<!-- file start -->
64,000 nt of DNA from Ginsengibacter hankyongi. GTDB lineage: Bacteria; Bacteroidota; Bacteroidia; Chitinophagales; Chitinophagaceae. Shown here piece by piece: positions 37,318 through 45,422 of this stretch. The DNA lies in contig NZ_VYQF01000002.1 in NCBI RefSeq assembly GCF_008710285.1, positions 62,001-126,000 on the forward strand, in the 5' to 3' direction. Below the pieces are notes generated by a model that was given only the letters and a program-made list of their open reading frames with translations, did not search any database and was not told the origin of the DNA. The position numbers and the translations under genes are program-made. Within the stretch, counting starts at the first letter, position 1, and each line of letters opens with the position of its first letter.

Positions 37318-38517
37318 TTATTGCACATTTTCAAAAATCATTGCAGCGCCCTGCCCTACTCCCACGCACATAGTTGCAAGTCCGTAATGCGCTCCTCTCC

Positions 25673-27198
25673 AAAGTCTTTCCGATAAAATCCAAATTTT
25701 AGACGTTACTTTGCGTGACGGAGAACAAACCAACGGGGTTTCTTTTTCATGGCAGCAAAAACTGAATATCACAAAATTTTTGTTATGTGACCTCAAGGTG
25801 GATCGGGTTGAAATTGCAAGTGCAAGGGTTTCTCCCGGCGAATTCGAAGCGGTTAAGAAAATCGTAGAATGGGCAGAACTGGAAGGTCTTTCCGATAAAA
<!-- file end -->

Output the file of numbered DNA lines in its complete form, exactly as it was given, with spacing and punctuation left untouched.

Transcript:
64,000 nt of DNA from Ginsengibacter hankyongi. GTDB lineage: Bacteria; Bacteroidota; Bacteroidia; Chitinophagales; Chitinophagaceae. Shown here piece by piece: positions 37,318 through 45,422 of this stretch. The DNA lies in contig NZ_VYQF01000002.1 in NCBI RefSeq assembly GCF_008710285.1, positions 62,001-126,000 on the forward strand, in the 5' to 3' direction. Below the pieces are notes generated by a model that was given only the letters and a program-made list of their open reading frames with translations, did not search any database and was not told the origin of the DNA. The position numbers and the translations under genes are program-made. Within the stretch, counting starts at the first letter, position 1, and each line of letters opens with the position of its first letter.

Positions 37318-38517
37318 TTATTGCACATTTTCAAAAATCATTGCAGCGCCCTGCCCTACTCCCACGCACATAGTTGCAAGTCCGTAATGCGCTCCTCTCC

Positions 25673-27198
25673 AAAGTCTTTCCGATAAAATCCAAATTTT
25701 AGACGTTACTTTGCGTGACGGAGAACAAACCAACGGGGTTTCTTTTTCATGGCAGCAAAAACTGAATATCACAAAATTTTTGTTATGTGACCTCAAGGTG
25801 GATCGGGTTGAAATTGCAAGTGCAAGGGTTTCTCCCGGCGAATTCGAAGCGGTTAAGAAAATCGTAGAATGGGCAGAACTGGAAGGTCTTTCCGATAAAA